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Claude Worthington Benedum Foundation


Last Updated: 2016-06-06

At A Glance

Claude Worthington Benedum Foundation

223 4th Ave., 1400 Benedum-Trees Bldg.

Pittsburgh, PA United States 15222-1713

Telephone: (412) 288-0360


Type of Grantmaker

Independent foundation

Financial Data

(yr. ended 2014-12-31)

Assets: $372,155,753

Total giving: $16,691,000





Additional Contact Information

Tel. for Grants Admin.: (412) 246-3636


Incorporated in 1944 in PA - The foundation was established as a memorial to Michael and Sarah Benedum's only child, Claude, who died while serving in World War I. The Benedums, both native West Virginians, came to Pittsburgh, PA in 1907. Headquartered thereafter in Pittsburgh, Mike Benedum was well known for his major role as one of the foremost oil and gas wildcatters and independent producers in the American oil and gas industry from its beginning. Mrs. Benedum died in 1951, and Mr. Benedum in 1959 at the age of 90 Michael L. Benedum's directive, to "help people help themselves," suggests the basic human concern that serves as a touchstone for the foundation's efforts, which historically have included a commitment to rural populations in West Virginia and southwestern Pennsylvania. The foundation focuses its grantmaking on those regions, generally investing two thirds of its grant dollars in West Virginia and one-third in southwestern Pennsylvania The Benedum Foundation purposefully maintains flexibility in its actions. The foundation's chief contribution is its ability, in cooperation with others, to take a long and thoughtful view of problems and solutions and provide carefully directed funding initiatives which involve other community sectors in bringing about positive change and development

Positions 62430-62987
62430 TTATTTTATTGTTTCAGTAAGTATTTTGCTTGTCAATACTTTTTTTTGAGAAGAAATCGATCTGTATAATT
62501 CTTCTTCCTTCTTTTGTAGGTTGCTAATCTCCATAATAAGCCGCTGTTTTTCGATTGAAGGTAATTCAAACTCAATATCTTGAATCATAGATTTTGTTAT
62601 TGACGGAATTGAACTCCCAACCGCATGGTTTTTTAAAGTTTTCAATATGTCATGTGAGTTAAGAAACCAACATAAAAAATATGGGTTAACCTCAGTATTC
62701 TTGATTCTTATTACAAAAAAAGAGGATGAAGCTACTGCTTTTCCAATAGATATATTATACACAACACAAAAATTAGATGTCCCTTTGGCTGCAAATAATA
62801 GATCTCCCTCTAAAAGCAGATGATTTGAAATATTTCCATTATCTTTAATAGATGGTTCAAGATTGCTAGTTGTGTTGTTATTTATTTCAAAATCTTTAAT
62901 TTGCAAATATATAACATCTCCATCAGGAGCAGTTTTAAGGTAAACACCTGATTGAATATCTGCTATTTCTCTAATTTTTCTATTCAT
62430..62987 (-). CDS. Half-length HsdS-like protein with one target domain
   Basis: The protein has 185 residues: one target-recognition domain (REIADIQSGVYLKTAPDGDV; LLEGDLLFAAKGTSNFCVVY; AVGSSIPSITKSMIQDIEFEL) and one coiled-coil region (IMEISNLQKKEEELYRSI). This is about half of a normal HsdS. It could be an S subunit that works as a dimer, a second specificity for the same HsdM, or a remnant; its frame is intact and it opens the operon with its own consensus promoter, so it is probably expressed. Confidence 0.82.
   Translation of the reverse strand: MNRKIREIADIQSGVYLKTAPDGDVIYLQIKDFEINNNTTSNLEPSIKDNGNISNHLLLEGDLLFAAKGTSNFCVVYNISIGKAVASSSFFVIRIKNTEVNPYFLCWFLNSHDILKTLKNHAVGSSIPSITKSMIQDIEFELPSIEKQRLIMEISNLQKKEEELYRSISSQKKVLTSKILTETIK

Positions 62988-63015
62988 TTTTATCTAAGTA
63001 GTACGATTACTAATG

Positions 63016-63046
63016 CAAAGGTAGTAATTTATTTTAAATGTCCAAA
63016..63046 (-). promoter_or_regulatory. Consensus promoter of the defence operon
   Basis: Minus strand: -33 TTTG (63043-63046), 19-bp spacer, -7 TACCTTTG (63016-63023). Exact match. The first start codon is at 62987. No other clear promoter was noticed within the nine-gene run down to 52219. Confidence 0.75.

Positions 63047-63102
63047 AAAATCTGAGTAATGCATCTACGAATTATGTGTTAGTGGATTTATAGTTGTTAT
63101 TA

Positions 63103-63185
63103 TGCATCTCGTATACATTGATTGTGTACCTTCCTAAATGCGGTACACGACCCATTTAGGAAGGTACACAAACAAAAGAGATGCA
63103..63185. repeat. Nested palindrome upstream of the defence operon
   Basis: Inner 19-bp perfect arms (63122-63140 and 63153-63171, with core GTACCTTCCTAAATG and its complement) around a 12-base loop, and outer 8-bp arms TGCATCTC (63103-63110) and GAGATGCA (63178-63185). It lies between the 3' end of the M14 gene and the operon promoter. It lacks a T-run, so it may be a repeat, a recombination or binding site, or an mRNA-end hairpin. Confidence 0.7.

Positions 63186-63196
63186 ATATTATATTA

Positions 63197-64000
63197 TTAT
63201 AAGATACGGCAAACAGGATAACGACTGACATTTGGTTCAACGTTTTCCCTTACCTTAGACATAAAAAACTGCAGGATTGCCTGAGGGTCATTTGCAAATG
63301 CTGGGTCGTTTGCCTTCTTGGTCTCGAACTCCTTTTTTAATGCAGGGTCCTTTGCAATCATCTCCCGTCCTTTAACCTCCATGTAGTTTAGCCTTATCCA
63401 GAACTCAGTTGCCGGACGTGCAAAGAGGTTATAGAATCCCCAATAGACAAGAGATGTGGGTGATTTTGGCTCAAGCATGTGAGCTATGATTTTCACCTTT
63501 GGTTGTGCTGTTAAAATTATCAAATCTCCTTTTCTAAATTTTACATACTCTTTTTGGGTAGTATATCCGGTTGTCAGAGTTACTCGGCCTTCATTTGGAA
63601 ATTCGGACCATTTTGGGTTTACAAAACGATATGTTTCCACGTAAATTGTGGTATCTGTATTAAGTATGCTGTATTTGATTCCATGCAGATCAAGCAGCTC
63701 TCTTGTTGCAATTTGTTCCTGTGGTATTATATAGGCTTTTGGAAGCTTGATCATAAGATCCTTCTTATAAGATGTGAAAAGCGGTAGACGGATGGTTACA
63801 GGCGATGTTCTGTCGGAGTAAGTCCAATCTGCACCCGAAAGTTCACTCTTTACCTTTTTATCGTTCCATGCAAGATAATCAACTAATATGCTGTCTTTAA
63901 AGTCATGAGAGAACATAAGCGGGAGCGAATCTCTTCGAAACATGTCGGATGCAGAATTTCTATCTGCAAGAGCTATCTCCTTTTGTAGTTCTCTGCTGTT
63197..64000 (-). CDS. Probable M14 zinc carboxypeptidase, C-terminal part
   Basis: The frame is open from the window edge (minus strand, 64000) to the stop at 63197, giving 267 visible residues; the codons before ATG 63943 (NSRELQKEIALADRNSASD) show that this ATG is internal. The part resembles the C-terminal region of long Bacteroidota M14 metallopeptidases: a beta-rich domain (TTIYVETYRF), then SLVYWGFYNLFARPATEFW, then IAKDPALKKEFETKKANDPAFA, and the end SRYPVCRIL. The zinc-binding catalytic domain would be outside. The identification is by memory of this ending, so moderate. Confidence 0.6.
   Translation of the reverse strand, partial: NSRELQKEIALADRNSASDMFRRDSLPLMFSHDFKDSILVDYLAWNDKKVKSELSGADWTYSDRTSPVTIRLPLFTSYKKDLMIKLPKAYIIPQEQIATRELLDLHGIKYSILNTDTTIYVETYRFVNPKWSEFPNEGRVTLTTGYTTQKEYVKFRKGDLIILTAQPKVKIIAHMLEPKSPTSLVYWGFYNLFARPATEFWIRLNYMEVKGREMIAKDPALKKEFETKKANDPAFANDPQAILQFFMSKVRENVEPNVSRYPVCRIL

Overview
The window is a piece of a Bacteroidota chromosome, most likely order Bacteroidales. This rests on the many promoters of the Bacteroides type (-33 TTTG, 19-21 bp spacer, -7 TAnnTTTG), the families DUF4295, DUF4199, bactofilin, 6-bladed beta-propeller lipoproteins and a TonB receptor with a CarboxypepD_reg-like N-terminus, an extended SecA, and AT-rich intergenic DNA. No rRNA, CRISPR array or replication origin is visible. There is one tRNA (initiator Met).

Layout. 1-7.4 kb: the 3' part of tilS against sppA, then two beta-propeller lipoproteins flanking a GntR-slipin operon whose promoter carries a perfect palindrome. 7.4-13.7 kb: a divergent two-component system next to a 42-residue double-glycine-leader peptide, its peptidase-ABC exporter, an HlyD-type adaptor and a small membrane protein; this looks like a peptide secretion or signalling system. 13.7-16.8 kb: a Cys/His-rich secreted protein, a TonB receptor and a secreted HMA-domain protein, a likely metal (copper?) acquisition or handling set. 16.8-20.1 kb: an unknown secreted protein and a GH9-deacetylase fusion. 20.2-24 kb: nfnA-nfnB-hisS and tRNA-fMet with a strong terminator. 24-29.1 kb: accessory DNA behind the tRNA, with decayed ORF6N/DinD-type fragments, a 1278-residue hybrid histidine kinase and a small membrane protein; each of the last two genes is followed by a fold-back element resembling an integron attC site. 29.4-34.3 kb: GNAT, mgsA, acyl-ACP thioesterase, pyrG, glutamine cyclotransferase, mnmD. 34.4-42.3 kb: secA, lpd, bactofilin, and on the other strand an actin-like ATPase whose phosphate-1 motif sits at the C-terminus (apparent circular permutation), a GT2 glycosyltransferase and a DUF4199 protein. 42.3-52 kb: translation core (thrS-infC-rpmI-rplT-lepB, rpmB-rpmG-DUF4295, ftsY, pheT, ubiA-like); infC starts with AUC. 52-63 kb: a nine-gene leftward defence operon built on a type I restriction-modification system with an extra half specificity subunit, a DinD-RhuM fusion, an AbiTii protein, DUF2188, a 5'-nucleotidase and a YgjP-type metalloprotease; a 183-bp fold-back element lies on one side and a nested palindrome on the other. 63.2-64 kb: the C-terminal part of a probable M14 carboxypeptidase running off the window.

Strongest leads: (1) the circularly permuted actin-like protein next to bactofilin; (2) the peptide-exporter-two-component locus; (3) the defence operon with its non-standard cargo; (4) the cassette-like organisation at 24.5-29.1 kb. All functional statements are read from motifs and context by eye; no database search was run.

Purpose and Activities

The foundation makes grants in three program areas that spans its geographic areas of interest, West Virginia, and in Southwestern Pennsylvania: education, civic engagement, and economic development. In addition, the Foundation supports community development and health & human services grants programs in West Virginia, and in Southwestern Pennsylvania supports the major performing arts organizations within the cultural district. The Foundation recognizes that economic regions do not follow political boundaries, and therefore, the foundation both encourages projects that cross state lines, and supports economic initiatives that benefit the multi-state economy centered on Pittsburgh. .

Program Area(s)

The grantmaker has identified the following area(s) of interest:

Community Development